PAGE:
As the executor of someone’s California probate estate, you must perform many duties. Depending on the estate’s size, extent and complexity, you may well find that administering it takes substantial time and effort on your part.
As Kiplinger recently reported, your duties as executor generally fall into the following five stages:
- Find the will, protect estate property, obtain death certificates
- Submit the will to the court
- Administer the estate, including paying all its bills
- Pay the beneficiaries and yourself
- Close the estate
Stages 1 and 2
First you must find the decedent’s original will, not a copy of it. Many people keep their original will in a safe deposit box; others let the attorney who drafted it keep it; still others keep it in a desk drawer at home.
Next you must secure the estate’s property. Should the decedent’s surviving spouse and/or children be living in the family home, this is not a huge problem. If, however, the house is empty, you need to gain access to it. You may need to ask the court for permission to do this. Once there, collect any accumulated mail and file a change of address at the post office so you will receive any further mail that comes in. Also change the locks and lock all windows and doors.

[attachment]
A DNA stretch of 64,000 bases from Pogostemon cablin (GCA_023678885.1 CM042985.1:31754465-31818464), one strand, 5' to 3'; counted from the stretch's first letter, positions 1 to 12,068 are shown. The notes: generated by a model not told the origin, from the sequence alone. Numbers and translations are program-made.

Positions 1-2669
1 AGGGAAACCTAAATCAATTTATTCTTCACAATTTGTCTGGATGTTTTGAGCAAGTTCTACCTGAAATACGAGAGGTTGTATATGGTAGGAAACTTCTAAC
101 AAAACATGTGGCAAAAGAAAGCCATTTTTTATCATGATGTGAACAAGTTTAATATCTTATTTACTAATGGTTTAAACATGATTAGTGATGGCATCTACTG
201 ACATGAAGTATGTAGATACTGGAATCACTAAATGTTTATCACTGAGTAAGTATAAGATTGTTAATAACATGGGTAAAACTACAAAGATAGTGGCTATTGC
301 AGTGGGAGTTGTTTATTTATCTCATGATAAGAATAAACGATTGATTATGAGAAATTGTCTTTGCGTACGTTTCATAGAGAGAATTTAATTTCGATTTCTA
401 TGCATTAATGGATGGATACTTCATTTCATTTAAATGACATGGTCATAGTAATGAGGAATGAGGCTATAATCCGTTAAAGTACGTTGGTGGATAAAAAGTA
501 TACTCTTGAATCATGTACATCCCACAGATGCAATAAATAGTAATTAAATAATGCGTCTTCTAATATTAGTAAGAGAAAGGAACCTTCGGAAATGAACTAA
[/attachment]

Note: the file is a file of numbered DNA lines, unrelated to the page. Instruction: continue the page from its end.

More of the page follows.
Order several certified copies of the decedent’s death certificate. You will need these to close the decedent’s bank, credit card and other accounts.
File the decedent’s original will with the probate court in the county where the decedent resided. You may wish to hire an experienced probate attorney before doing this. (S)he can help you with the many probate issues that may arise.
Stages 3 through 5
The probate court will issue letters testamentary authorizing you to administer the decedent’s estate. Then your real work begins. You will need to do the following:
- Collect all the estate’s assets
- Pay the decedent’s bills, income taxes and estate taxes if the estate is large enough that it must pay them
- File a final accounting summarizing all estate transactions
- Distribute all remaining estate assets to the decedent’s beneficiaries
- Close the estate
While you should not interpret this information as legal advice, it can help you understand the estate administration process and what to expect.